Posts Tagged ‘Science fiction’


The empire was at war, once again. The docking platforms were lined with gun-clad airships, loading to the brim with soldiers and merchs alike.

As I trudged towards my own transport of destruction, I viewed a display of two love-torn kids putting on a drama for the whole place to catch a show. I’ve seen the type before—the boy, so young, he probably never even touched a loaded pressure-rifle before, and would be lucky if his trembling hands don’t blow his own head off the first time—but he read the penny-store novels and rags, and his mind was filled with the idea of battle’s glory.

He tore himself from the girl’s fingers, one-by-one, with such a caricature of love-lulled look on his face. I was too far to hear, but I already knew the lines as if they were reading them off an offstage cue-card.

“I’ll think of you every night,” he’ll say.

“I’ll cry myself to sleep, worrying about you,” she’ll say, while whipping up alligator-tears to make sure it was believable.

And then he’ll say, in some off iambic pentameter, “Good-bye, my love, I will long for the day I will return to you, and feel your touch again. For now, my empire calls…”

He’ll be puking in a corner, crying for his mommy at the sight of the first battle flare.

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Rainwater harvesting systems channel rainwater...

Rainwater harvesting systems channel rainwater from a roof into a storage tank via an arrangement of gutters and pipes. (Photo credit: Wikipedia)

A few months ago, a friend of mine, Catrina Taylor (whose books you should be reading), started her own indie-publisher, the Writing Network. It’s still in its very young stages, but it’s being lead by someone that knows what she’s doing.

As one of her draws, she started a Word of the Day Flash Fiction, and while I haven’t had the time to do much with it since she started (because I was writing a bunch of deadlines), I will try to get more into it (especially since I need something to give my flashes structure). Back for her opening, I did do one for the word “sunshine” (even though her rules were a max of 500, I kept my rules of 300):

The sunshine shot deftly through the boarded window directly at my eyes, prying me from my sleep—something that used to be the most irritating way of waking up, but now was a comforting sign that I survived another night.

I stumbled to my feet with my head still spinning of an uneasy sleep, and made my way for the door. After a couple minutes worth of unlatching locks, I let in the new day and walked out into its warmth. My first step was into a pile of ash splayed across my porch—I had to force it from my head for now—convince myself it was only dirt as it seeped between my bare toes.

I walked to the end of the yard where the overflowing rain barrel sat and splashed the sun-warmed water at my face. Staring down at my reflection, I saw a face so worn and tired I barely recognized it as mine.

Then the extra eyes glimmered just over my shoulder.

I barely had time to dodge as the draugr swiped at me from a shadowed corner. I jumped back as it lunged forward, and burst into white flame—instantly consumed by the sun, with only the traces of it ever existing left behind.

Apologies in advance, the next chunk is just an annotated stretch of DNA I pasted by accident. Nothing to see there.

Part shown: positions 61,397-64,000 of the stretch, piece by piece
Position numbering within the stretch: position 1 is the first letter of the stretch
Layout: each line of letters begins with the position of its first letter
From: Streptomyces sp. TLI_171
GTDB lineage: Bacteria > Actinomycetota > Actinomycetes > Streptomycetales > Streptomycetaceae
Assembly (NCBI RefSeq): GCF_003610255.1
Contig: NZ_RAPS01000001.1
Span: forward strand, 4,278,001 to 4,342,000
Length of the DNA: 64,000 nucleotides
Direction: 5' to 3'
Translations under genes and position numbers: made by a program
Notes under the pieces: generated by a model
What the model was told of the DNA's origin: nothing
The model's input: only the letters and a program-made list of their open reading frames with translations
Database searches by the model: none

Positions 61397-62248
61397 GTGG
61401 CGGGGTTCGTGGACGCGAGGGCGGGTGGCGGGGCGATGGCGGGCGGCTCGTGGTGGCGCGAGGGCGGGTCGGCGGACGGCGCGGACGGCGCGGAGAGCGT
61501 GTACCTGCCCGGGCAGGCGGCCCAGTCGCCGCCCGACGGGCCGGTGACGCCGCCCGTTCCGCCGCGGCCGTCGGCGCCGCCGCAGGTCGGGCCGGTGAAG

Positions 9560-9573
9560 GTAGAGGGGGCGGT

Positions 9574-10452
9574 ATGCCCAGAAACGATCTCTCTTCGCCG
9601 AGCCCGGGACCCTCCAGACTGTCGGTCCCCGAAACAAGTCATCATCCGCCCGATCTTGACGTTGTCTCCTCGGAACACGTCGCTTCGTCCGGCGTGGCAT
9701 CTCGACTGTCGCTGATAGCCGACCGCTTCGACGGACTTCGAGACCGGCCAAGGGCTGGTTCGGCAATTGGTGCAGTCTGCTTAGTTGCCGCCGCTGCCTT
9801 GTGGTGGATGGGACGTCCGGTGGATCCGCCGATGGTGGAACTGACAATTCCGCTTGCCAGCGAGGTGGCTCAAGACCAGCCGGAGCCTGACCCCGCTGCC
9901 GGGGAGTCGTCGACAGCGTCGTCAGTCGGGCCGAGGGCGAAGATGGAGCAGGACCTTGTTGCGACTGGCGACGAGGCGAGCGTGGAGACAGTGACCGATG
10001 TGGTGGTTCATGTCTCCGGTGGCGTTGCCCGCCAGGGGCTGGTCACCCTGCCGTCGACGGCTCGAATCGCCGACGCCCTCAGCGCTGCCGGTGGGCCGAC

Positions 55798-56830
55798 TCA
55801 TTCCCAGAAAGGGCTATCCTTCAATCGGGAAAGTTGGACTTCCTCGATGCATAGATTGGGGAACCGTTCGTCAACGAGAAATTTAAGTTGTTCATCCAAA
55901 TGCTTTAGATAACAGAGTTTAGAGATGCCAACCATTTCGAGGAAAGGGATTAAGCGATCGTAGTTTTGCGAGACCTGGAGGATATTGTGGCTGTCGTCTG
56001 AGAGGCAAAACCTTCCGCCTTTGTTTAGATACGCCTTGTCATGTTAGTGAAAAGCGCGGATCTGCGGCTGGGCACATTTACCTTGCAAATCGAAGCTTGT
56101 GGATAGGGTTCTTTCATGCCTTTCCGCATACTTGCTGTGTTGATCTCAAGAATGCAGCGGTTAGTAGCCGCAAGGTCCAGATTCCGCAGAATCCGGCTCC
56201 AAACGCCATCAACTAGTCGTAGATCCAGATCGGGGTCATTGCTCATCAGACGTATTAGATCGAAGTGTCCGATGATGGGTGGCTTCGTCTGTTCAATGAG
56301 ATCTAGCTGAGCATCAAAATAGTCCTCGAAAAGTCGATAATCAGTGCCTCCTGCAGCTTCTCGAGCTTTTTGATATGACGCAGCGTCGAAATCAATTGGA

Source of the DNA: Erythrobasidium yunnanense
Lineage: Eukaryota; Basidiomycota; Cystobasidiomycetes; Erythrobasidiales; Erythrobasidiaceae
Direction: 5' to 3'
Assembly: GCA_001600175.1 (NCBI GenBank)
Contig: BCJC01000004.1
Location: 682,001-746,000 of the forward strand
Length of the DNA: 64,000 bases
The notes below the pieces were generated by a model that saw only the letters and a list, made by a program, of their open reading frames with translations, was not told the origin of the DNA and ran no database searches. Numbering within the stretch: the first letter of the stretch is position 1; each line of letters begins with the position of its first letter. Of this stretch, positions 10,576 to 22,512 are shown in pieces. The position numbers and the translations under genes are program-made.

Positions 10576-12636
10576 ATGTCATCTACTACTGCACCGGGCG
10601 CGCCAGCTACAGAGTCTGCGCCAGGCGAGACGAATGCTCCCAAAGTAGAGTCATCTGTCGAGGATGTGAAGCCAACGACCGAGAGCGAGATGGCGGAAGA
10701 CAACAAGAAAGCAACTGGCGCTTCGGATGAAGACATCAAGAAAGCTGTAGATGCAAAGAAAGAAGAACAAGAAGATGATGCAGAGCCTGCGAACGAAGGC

I staggered back for the shelter of my home and re-latched the door behind ‘til I could work the courage back up to venture out again. I slumped back to my tattered mattress, and let the beam of sunshine comfort me with warmth. As I lay, I felt the warm slowly turn to a subtle burn across my arm. I sat up, and saw, slightly beginning to smolder, a slight scratch—not much—but just enough. Enough to know this would be my last taste of sunshine.

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Today is a very sad day for the writing community. We have lost someone that meant a lot to all of us, even if some never realized it…

Rest in Peace, Ann Crispin, you will be missed…


Writing (Photo credit: courosa)

This isn’t the definitive guide to how everyone does or should write a story, this is only me doing the best I can to tell you how I write a story, and hopefully, for those who are still trying to find their own thing, it will help—if nothing else, it’s just me trying to convince myself that I actually have any personal idea how to write a story to begin with.

The general story teller types are the “seat of your pants” writer, and the “obsessive planning” writer. Stephen King is notorious for being “seat of your pants,” meaning, you just take a very general concept, a basic character, and then push the throttle and don’t let up until you launch off a pier or into a wall… whichever comes first. Then you have the people that have to plan each and every detail of everything in the story, they must know exactly what happens in the beginning, what happens in every single chapter to make that thing qualify as a chapter by the rules of chaptering, and they know how it ends before they ever put a word to the story. As you can probably tell from the manner which I just wrote that, I veer more towards “seat of your pants.” With novel writing, I have a slight hybrid of the two going, but it’s still more “seat of your pants.” Basically, for something like ‘the Hole World,’ I actually have every detail of the entire planet, and a good portion of the solar system mapped out with an actual drawn map (quite a few of them, actually), and full list of characters, places, tech, creatures, etc. I do the same for all novels, but with ‘Stiym,’ I have it more basic, since it was originally a NaNo, when I started it, it was just a crudely drawn map that I quickly threw together in a notebook, and that was just so I could figure out where the different locations were, otherwise, it was entirely without planning, not even a single character was named or even thought up until Stiym was in front of them being told their name.